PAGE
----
Assignment 5: Critical Analysis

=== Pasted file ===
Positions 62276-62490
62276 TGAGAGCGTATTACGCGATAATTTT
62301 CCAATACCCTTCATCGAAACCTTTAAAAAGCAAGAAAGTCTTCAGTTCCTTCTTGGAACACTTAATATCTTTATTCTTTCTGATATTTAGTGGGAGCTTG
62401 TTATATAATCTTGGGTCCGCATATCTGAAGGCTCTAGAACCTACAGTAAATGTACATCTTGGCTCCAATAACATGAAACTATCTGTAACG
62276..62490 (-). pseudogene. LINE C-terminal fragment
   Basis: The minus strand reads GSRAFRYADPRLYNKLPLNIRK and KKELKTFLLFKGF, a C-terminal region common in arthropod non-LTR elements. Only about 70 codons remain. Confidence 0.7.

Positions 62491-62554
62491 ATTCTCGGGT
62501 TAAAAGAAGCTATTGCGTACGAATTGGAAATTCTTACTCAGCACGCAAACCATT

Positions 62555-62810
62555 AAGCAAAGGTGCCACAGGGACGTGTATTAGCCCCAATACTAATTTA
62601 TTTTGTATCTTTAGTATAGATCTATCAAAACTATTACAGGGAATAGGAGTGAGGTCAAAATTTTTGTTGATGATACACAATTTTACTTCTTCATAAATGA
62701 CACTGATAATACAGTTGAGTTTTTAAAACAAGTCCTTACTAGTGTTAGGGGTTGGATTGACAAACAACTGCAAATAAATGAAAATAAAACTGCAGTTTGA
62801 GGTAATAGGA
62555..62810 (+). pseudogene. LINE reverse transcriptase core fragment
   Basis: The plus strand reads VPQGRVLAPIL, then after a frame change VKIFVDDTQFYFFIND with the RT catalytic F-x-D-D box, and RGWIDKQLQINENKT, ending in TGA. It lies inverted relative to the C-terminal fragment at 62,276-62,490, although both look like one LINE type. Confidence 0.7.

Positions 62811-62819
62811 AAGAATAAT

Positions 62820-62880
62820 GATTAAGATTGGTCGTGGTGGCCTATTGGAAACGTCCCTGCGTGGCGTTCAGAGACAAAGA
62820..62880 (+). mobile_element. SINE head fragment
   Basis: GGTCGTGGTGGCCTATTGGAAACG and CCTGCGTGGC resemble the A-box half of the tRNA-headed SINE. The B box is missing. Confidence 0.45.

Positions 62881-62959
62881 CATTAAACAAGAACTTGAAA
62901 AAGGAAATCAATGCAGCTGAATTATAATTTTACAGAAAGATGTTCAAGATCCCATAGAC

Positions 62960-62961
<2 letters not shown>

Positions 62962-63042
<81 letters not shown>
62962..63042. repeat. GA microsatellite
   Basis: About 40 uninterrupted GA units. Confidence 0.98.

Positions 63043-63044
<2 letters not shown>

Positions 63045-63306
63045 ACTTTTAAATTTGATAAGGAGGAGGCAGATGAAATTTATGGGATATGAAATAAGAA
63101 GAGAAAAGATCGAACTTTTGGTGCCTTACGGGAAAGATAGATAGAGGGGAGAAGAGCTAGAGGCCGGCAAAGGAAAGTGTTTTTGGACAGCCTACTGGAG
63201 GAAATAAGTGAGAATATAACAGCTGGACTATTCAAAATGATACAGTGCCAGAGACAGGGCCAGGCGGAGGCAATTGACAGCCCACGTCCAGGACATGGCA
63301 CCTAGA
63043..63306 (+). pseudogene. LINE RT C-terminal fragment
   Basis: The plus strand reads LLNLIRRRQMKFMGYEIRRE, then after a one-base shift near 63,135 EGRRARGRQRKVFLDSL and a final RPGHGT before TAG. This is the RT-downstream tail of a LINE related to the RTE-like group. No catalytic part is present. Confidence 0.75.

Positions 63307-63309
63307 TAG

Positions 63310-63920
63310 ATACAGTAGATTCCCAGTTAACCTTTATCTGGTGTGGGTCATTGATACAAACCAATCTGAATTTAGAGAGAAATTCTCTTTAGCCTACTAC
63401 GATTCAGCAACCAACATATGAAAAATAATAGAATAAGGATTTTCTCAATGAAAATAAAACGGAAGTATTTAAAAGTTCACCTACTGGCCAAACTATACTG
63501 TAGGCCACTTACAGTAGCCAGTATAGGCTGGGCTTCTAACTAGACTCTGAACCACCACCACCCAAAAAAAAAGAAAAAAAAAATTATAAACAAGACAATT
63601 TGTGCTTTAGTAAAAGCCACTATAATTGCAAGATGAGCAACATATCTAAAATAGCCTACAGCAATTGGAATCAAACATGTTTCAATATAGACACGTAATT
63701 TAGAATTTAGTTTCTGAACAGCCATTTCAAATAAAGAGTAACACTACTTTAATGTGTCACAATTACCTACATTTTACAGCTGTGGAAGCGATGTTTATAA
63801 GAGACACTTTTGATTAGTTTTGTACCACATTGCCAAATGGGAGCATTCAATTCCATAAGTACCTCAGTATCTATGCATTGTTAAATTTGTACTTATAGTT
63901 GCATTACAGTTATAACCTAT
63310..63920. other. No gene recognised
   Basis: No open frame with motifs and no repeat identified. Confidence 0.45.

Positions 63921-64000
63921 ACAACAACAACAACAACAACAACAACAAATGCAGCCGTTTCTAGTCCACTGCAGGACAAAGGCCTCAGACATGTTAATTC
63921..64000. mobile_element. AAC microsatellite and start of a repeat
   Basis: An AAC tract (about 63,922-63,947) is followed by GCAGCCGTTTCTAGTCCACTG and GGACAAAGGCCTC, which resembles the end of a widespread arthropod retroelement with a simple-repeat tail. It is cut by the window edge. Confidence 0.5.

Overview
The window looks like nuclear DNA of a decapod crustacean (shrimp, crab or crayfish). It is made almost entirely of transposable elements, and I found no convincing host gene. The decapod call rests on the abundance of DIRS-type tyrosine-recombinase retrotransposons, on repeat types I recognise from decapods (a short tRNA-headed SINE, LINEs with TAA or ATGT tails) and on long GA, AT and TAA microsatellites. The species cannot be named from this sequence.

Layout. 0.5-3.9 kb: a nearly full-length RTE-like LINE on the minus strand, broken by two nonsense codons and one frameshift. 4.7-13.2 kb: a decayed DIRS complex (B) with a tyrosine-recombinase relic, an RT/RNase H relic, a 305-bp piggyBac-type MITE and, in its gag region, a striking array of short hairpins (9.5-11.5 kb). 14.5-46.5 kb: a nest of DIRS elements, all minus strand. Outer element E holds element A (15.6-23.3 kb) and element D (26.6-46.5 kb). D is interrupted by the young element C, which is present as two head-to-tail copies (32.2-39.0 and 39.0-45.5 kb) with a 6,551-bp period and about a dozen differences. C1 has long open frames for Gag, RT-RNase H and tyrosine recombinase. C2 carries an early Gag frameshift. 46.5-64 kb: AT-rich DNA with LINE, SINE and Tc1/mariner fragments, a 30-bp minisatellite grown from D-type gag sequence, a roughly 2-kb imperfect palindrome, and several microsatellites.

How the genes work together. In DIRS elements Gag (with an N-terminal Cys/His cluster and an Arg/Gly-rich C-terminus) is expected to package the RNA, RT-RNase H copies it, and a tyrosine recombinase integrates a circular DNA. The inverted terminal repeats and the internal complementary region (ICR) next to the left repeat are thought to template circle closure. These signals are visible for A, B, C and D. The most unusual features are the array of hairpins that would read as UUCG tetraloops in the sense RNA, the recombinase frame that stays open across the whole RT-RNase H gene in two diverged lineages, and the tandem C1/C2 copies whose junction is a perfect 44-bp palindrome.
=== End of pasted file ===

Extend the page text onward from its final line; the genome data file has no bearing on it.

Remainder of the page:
1 Paste your critical analysis in here (maximum 2500 words)